Tetris is one of the all-time great games among the pantheon of classic games. Most anyone who has picked up a joystick, touched a phone screen screen, or used “WASD” on a keyboard have played Tetris, but only in recent years has the block-dropping puzzler returned to the public eye in both a familiar and competitive way. Tetris’ familiar combination of simplicity in game play and difficulty in mastery seems to have proven to be a good fit for the competitive gaming format.
History of CTWC
Taking place during October 18-20 in Portland, Oregon at the aptly named Portland Retro Gaming Festival (from October 18-20th), the 10th annual Classic Tetris World Championship (CTWC) offers up a weekend of Tetris as played on an original NES Tetris (not the Tengen edition), NES system and gamepad. This is the same set-up — not unintentionally — used in the 1990 Nintendo World Championship games competition, where Thor Aackerlund, won the Tetris match-up with strategies used to this day. Fast forward to 2009: Harry Hong, a competitive Tetris gamer, became recognized as the first person to max-out the NES Tetris score to 999,999. As other gamers also laid claim to this achievement and more visibility was brought to this achievement, the concept was born to bring together the best Tetris puzzle-masters together to compete to be the best of the best.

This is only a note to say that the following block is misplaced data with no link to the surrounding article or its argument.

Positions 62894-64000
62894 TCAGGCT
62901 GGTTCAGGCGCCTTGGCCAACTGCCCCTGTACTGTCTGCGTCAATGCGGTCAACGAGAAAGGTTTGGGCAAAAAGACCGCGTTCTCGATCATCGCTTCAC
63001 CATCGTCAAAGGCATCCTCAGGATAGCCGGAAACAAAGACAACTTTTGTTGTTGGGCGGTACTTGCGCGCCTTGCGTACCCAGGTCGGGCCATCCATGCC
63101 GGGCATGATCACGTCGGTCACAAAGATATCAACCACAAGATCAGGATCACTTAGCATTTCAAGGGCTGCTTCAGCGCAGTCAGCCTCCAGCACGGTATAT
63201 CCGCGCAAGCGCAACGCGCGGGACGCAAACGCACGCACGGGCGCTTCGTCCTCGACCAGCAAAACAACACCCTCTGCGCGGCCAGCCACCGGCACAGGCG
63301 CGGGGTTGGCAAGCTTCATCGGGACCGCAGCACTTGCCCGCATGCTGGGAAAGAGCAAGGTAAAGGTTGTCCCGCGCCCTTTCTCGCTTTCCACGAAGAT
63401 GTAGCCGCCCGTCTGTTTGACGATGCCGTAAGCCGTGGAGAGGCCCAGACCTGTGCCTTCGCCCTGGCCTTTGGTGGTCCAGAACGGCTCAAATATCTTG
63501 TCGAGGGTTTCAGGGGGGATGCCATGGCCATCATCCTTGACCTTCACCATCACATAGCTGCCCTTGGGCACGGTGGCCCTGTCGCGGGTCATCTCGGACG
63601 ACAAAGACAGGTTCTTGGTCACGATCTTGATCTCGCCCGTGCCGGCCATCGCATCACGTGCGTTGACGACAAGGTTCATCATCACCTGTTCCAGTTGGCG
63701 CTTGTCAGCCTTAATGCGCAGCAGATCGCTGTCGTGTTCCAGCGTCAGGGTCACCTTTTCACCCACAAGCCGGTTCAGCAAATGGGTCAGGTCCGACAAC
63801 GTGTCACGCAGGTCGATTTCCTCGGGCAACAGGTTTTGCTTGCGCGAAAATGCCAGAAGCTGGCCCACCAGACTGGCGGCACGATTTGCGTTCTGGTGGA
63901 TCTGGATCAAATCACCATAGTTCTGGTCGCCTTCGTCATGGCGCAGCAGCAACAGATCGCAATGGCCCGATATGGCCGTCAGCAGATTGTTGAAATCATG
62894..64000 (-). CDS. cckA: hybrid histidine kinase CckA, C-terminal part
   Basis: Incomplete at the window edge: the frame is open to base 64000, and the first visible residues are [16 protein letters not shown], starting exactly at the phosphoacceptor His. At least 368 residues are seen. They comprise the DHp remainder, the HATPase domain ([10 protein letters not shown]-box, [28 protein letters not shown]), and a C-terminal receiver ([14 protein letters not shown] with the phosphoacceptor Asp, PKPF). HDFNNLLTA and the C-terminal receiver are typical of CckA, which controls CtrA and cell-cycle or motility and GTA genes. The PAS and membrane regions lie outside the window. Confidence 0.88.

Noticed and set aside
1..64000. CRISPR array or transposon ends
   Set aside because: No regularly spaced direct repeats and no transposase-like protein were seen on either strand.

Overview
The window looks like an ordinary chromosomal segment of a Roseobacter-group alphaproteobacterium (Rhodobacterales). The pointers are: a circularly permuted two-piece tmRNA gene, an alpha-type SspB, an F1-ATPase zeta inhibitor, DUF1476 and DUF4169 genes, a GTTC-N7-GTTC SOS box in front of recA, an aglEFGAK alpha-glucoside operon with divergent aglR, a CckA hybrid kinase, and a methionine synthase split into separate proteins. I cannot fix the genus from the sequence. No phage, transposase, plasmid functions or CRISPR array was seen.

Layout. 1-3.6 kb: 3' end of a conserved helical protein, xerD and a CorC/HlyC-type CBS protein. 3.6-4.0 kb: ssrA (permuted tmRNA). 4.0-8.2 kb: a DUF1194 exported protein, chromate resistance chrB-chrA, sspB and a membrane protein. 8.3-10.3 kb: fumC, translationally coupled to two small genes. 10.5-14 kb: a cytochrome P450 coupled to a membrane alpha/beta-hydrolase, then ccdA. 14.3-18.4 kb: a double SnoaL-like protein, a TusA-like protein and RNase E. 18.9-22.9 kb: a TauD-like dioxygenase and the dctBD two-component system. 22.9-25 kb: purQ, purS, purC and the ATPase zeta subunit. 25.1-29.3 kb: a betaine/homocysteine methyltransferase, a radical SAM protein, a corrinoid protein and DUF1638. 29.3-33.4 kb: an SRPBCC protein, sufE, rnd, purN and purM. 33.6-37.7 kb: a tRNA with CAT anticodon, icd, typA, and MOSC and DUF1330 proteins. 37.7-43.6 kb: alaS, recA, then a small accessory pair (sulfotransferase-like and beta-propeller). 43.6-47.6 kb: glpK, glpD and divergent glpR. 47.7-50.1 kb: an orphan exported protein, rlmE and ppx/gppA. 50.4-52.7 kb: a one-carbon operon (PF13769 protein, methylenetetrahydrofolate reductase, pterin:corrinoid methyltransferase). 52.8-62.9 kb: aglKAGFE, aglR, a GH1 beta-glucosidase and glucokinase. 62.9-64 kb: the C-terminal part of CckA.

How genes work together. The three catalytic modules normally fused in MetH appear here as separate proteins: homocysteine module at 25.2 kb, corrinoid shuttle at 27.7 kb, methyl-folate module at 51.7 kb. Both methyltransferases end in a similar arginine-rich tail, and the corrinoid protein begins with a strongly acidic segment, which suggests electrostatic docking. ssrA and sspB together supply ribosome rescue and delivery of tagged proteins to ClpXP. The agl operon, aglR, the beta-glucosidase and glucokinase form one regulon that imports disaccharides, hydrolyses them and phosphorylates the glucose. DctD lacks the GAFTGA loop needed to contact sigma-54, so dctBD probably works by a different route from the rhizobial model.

aGameScout summarizes the strategies and challenges involved with playing competitive Tetris, the curious origins of competitive Tetris and the CTWC, and more in this informative YouTube video:
The CTWC Tournament
In a nutshell, the CTWC qualifying round to seed a 48-spot bracket will be held on Saturday from 10AM-3:45PM (PST). Qualifying attempts will be on Type A Tetris for highest score starting on level 9 or higher. The best score attempted within that time window will potentially qualify the contender for the next round. The top 16 seeds enter the CTWC main tournament pre-qualified from placing a 700,000 or higher Tetris score at a Qualifying event.
The remaining 17-48 seeds will move on to a “Round Zero,” which follows the first-round rules, from 4:30PM-7:30PM to compete for the remaining 16 spots in the 32-person championship.
For the main event brackets, to be held on Sunday, these rounds will be dueled one-on-one in a best-of-three set of matches. Lastly, the championship will be determined in a best-of-five match. Aside from bragging rights, a $10,000 prize pool is on the line, with the winner taking $3,000.
Last year, showing the broadening audience of the Classic Tetris World Championship, teenager and first-time challenger, Joseph Saelee, toppled seven-time CTWC winner, Jonas Neubauer, with Japanese contenders Tomohiro “Greentea” Tatejima and Koji “Koryan” Nishio finishing third and fourth respectively. Given the ground-breaking tournament results from last year’s CTWC tournament, it will be tough to imagine a more interesting scenario for the 2019 tournament, but community interest is likely to be there as the competition plays out over the weekend.
If the present-day hype of watching this competition live is what Tetris’es your puzzler-loving heart, you may want to follow along with the 2019 Classic Tetris World Championship experience, The official Twitch channel, which will livestream the action, is below:
For more information about the Classic Tetris World Championships, check out the competition’s official website.